GDP in the US is higher than most European countries, but Americans get less holiday time. Which Europeans must hear with a chuckle, as they say ‘Yes, America, you are succeeding and we are failing. Now go back to your job, while I work on my tan.’

Similarly, Obama has referred to GDP increasing while ignoring rising unemployment. In other words: hey, millions of people are without work, but spending on drones is at an all-time high. Yes We Can!

One pro-GDP argument is that judgements about happiness and wellbeing are too subjective to calculate accurately. This is easily overcome by remembering that New Internationalist readers are right about all things, and therefore whatever we believe is definitely correct.

Besides which, there are plenty of variables to judge happiness. Imagine how delightful it would be if we judged the success of a country by the number of people who have learnt a second language; or the number of cakes made per km². You know for a fact we’re doing okay if those numbers go up. I want to see economic reports that say ‘Spain was declared the country with the least reality TV, while Brazil confirmed it has the highest chocolate chip-to-cake ratio in its muffins. Meanwhile, Britain proudly announced that 100 per cent of its Iain Duncan Smiths were thrown into the Thames this year. That’s a 100-per-cent increase! Let’s hope they can maintain that excellent achievement.’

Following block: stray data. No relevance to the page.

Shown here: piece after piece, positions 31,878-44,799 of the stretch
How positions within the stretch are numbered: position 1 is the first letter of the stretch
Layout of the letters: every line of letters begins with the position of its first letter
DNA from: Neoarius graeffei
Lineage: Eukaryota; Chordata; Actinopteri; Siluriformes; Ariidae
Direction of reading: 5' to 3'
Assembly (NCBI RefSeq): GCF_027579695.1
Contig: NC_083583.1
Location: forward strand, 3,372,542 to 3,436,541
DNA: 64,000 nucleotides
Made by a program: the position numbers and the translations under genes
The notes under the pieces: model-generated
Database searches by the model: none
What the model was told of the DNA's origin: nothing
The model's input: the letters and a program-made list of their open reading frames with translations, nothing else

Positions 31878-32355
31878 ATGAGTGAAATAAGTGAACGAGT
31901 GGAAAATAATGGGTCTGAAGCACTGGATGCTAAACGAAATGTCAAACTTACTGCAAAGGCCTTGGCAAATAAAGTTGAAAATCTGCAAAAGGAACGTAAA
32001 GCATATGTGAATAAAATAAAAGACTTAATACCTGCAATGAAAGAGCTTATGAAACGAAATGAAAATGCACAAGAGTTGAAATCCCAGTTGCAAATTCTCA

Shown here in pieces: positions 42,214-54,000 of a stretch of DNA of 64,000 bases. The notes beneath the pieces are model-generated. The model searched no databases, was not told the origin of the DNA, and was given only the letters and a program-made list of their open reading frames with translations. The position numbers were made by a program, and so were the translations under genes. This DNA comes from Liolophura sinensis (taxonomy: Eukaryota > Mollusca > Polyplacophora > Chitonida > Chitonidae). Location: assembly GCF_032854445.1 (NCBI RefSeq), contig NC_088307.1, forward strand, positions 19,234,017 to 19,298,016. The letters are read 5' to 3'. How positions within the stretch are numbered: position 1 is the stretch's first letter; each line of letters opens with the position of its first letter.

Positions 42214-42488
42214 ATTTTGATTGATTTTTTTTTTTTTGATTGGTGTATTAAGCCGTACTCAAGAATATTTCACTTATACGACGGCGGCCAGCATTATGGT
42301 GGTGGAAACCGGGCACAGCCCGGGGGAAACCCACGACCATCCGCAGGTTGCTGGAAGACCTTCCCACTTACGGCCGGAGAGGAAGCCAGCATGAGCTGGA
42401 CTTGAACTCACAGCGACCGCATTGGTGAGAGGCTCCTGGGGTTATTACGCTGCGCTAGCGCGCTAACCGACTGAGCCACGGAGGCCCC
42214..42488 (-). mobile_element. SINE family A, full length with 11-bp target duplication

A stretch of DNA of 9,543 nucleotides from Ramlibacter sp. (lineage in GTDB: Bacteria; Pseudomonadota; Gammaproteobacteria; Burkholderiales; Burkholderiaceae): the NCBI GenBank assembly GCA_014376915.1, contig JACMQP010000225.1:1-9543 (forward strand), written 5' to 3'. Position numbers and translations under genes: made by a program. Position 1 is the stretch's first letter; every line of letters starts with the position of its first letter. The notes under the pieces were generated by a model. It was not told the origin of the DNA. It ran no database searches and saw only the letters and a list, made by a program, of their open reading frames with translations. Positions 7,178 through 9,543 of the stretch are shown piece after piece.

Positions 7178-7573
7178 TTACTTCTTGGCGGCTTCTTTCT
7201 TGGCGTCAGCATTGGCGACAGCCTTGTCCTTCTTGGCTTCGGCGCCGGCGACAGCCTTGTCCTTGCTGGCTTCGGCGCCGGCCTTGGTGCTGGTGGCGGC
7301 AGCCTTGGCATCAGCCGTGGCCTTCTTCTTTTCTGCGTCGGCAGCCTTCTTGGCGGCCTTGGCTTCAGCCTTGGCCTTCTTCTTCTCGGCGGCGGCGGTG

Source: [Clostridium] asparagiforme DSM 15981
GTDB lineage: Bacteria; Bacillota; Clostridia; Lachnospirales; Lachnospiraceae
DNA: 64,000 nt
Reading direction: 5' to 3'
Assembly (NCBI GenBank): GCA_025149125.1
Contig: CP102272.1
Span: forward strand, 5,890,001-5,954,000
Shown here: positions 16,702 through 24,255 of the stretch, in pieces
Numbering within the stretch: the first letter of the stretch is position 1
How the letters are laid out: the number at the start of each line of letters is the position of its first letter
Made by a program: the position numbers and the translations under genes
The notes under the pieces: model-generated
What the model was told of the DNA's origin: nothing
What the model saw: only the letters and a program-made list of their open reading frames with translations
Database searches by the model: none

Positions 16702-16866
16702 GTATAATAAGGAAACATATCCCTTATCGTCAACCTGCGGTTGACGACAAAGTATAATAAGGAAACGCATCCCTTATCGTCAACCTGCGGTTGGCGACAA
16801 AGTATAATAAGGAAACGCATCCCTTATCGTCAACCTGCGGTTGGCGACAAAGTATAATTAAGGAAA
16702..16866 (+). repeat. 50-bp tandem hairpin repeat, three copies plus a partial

Anyway, we can feel smug, because we already live our lives in ways that GDP would punish. We recycle, we buy ethically, we buy food locally. When the government finally sees sense and starts judging society based on ideals we already hold dear, we can say: ‘You’re very welcome.’ Let’s just hope that smugness doesn’t count as a negative indicator, otherwise we might be back to square one.

Chris Coltrane is a stand-up comedian and anti-austerity activist.
Follow him on Twitter: chris_ coltrane